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Islamic Faith Marriages under English Law: It is time for Reform

Disclaimer: The views expressed are that of the individual author. All rights are reserved to the original authors of the materials consulted, which are identified in the footnotes below.

The recent Court of Appeal judgement of Akhter v Khan [2020][1], delivered on Friday 14th February, reversed a High Court judgement made in 2018 that had previously held that an Islamic faith marriage, nikah(the term given for a marriage contract under Islamic law), did fall within the breadth of English law.[2]However, the most recent decision held that such marriage - between Ms Akhter and Mr Khan - was invalid, consequently, leaving Ms Akhter and potentially many more Muslim women without redress and rights in respect of a divorce.[3]

Akhter v Khan

At first instance, the case was heard at the High Court in 2018. Nasreen Akhter and Mohammed Shabaz Khan underwent a nikah in a restaurant in London in December 1998.[4]They had then subsequently referred to themselves as husband and wife and Mr Khan had relied on the marriage to convince the authorities in the UAE it was a valid marriage for residence and employment reasons in the UAE between 2005 and 2011.[5]The parties had often expressed their intention to have a civil ceremony to recognise their marriage under English law but this had never occurred.[6]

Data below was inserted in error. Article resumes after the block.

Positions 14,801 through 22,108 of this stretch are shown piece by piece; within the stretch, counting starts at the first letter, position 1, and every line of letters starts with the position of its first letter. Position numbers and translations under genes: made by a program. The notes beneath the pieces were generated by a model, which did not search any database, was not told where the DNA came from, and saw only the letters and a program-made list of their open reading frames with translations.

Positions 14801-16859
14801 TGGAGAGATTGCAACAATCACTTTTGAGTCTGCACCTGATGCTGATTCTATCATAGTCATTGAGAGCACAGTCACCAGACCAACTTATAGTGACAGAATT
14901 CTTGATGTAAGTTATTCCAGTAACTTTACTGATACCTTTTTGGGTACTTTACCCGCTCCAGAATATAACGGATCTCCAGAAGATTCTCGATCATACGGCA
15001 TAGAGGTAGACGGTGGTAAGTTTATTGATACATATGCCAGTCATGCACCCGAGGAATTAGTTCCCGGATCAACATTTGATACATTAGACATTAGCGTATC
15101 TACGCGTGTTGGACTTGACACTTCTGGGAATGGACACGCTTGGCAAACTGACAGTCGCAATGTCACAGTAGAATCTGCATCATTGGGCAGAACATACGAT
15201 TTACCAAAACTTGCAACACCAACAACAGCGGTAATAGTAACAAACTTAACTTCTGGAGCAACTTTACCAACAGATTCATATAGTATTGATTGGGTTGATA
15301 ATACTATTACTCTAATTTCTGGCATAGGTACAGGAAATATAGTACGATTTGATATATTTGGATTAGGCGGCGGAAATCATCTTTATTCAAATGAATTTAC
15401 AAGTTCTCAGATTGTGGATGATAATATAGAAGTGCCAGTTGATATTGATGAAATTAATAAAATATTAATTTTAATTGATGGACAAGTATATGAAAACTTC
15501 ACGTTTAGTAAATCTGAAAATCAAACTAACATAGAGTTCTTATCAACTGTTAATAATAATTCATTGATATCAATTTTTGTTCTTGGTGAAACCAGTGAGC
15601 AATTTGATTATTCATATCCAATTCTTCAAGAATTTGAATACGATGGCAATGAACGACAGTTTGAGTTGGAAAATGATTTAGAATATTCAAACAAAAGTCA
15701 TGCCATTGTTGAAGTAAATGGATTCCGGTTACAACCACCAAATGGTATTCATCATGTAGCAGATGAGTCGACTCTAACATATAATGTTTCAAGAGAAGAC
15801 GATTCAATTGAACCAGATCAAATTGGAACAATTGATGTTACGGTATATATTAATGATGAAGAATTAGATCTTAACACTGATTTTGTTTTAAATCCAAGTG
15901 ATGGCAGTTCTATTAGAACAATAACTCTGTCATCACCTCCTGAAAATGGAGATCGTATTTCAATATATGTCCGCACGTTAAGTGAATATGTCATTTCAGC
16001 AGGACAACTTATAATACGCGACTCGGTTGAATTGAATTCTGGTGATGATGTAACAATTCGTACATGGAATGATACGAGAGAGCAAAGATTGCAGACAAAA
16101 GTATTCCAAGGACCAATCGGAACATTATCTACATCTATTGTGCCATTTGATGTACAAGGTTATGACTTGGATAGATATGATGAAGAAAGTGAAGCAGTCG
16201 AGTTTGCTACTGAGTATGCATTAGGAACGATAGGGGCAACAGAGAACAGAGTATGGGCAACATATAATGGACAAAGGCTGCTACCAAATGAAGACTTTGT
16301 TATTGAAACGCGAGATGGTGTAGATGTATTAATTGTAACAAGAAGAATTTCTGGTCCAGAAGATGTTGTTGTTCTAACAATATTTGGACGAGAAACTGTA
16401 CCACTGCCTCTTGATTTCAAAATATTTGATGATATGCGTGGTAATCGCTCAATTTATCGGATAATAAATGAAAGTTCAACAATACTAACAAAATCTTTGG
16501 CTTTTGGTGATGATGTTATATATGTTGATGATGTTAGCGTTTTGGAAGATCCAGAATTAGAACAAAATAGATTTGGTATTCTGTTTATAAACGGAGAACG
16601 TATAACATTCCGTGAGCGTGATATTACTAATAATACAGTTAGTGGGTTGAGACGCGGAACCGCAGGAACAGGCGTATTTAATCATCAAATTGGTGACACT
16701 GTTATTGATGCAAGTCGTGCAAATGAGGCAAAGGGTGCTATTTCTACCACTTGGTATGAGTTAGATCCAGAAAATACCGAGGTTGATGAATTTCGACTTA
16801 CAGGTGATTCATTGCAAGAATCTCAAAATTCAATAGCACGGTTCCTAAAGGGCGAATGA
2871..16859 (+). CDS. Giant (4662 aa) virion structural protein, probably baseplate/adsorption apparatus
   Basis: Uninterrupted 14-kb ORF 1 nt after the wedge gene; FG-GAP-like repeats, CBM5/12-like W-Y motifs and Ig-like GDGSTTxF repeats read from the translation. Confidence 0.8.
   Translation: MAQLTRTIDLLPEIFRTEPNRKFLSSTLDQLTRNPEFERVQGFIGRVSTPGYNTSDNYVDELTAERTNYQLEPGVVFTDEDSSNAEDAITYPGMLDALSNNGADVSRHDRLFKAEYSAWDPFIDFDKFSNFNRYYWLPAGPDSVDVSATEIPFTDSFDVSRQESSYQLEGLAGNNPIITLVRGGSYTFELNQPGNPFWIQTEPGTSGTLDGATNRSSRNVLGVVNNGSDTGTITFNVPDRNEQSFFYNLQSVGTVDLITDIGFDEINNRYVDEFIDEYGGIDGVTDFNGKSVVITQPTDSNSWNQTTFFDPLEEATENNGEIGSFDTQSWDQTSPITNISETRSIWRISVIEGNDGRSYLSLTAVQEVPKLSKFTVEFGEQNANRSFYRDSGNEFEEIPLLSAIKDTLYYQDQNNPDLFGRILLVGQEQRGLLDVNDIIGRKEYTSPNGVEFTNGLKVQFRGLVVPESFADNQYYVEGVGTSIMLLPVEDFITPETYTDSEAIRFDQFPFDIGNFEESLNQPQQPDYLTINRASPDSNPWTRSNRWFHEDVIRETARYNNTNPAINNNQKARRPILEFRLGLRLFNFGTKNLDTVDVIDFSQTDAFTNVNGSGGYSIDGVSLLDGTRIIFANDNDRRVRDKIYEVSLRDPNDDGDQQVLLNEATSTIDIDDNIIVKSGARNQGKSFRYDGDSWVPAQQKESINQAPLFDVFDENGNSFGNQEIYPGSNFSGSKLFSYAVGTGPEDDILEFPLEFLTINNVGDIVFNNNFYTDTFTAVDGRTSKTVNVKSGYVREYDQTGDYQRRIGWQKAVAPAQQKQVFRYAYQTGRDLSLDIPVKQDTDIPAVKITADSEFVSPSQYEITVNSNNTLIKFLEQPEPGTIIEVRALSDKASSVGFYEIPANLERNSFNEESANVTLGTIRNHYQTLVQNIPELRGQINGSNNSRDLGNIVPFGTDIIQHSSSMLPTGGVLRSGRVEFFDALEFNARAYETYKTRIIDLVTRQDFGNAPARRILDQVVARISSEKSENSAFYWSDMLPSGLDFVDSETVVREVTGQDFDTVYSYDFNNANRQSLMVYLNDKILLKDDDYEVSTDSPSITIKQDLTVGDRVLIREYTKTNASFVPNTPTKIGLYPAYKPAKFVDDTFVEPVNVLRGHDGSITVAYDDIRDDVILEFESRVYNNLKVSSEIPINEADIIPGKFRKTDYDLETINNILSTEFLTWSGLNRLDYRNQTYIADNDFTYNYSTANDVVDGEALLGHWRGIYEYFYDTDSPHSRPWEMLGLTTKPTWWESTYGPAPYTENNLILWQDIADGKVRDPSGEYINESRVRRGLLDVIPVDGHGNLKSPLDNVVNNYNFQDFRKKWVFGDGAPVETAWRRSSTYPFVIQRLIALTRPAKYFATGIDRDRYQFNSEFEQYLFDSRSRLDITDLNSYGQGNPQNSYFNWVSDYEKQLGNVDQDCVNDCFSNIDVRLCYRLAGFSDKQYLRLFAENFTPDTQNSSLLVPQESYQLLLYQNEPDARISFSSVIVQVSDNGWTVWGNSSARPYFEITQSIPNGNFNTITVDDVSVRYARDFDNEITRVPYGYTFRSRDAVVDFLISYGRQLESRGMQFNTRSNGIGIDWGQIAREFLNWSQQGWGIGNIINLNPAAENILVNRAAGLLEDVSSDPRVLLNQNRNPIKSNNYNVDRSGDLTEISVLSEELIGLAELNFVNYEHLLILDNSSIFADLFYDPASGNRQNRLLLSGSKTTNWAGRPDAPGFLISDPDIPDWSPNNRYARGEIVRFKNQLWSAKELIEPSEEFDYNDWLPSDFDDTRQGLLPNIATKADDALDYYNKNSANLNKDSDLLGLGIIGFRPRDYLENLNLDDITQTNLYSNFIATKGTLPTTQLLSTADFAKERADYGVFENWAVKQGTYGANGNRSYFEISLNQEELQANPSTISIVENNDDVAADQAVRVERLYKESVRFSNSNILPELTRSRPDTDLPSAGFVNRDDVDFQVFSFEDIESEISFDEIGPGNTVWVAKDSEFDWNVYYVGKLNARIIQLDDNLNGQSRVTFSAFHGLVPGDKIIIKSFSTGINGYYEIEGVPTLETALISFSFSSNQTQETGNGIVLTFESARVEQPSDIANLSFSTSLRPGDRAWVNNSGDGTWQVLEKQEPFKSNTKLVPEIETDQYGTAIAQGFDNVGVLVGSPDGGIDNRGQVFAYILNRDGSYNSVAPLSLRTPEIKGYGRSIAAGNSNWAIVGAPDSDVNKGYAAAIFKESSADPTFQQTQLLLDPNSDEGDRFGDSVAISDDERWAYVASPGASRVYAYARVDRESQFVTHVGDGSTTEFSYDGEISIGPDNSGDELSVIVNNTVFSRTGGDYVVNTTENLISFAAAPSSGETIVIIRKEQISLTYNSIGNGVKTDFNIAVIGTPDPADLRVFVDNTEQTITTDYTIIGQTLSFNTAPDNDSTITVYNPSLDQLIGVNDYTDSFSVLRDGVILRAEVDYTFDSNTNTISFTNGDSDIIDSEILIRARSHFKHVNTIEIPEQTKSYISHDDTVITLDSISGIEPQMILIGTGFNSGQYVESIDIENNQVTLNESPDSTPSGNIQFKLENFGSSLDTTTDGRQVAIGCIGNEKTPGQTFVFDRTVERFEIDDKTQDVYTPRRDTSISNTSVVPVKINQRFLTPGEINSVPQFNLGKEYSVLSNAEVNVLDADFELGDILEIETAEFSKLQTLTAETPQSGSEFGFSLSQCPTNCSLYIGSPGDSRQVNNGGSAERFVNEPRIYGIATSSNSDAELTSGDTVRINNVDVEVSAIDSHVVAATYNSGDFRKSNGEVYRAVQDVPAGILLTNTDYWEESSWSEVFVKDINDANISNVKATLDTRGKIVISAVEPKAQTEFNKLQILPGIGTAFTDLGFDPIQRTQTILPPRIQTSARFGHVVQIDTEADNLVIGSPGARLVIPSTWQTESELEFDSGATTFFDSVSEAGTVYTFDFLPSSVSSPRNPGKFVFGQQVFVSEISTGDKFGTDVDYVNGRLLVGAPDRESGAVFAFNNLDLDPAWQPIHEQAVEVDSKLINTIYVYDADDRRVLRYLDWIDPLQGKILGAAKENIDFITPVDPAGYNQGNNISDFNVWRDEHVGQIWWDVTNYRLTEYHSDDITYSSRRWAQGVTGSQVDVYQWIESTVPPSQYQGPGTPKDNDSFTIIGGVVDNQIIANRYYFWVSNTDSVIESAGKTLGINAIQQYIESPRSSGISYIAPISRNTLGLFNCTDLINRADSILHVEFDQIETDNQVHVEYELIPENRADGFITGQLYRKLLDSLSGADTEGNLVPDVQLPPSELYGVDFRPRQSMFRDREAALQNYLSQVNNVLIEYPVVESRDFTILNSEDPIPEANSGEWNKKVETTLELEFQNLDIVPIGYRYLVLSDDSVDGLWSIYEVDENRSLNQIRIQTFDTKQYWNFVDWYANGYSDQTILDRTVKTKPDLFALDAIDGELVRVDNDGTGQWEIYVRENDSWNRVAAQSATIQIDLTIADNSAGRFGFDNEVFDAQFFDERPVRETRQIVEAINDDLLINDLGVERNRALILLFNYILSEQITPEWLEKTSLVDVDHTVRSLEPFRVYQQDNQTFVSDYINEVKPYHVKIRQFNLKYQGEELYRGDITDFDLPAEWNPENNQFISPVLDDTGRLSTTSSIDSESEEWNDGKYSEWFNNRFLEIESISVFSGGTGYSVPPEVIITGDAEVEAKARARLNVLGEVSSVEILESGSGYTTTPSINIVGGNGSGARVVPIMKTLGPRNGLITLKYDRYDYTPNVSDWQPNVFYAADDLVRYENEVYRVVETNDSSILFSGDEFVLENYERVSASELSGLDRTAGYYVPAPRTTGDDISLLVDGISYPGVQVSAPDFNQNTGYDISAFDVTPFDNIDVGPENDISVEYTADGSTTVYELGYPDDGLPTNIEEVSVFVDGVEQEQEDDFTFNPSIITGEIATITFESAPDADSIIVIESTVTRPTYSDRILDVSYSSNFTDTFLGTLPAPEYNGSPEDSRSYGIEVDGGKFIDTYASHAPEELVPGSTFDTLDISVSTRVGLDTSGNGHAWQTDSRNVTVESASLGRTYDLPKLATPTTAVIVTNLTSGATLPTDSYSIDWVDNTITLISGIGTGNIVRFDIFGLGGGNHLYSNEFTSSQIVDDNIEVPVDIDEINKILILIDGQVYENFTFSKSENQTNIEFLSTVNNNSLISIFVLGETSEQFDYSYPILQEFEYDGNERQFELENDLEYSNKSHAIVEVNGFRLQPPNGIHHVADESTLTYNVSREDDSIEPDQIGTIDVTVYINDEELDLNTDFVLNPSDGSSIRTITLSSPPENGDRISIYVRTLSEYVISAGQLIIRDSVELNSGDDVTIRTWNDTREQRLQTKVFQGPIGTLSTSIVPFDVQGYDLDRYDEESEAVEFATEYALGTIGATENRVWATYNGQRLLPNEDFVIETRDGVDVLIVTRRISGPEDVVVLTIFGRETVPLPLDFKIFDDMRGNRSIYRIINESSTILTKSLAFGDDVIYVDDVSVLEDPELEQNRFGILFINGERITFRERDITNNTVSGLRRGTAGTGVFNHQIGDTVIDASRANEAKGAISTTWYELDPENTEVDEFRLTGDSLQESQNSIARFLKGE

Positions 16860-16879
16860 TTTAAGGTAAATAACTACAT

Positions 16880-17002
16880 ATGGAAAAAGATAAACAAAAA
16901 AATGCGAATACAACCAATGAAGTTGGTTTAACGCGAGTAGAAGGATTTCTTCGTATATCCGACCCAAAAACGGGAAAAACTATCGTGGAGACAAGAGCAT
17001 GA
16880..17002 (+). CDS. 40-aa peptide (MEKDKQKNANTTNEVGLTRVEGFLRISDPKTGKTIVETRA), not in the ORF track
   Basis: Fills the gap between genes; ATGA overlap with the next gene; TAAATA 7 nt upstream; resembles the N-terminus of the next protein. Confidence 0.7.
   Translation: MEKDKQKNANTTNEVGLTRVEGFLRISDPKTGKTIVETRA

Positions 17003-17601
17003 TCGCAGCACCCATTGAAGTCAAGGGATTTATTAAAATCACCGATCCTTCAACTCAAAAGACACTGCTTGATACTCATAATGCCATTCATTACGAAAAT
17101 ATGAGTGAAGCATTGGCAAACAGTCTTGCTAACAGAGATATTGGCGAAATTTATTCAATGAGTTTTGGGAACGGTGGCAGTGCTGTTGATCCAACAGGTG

Under the formalities of English law, a marriage ceremony can be held valid, voidable under Section 11 of the Matrimonial Causes Act 1973, void under section 12 of the aforementioned act or classified as a ‘non-marriage’ which encompasses ceremonies that are viewed as being too different and far removed from what was imagined under the Marriage Act 1949.[7]On the finding of a non-marriage, the court are unable to grant a decree of nullity nor can they make financial orders. In this respective case, Akhter argued that the marriage was a void marriage and as a consequence that she was eligible for financial redress.[8]

Justice Williams held in a rather stretched interpretation that the marriage was void, rather than a non-marriage.[9]This finding somewhat surprised commentators as it was not so in keeping with the current law.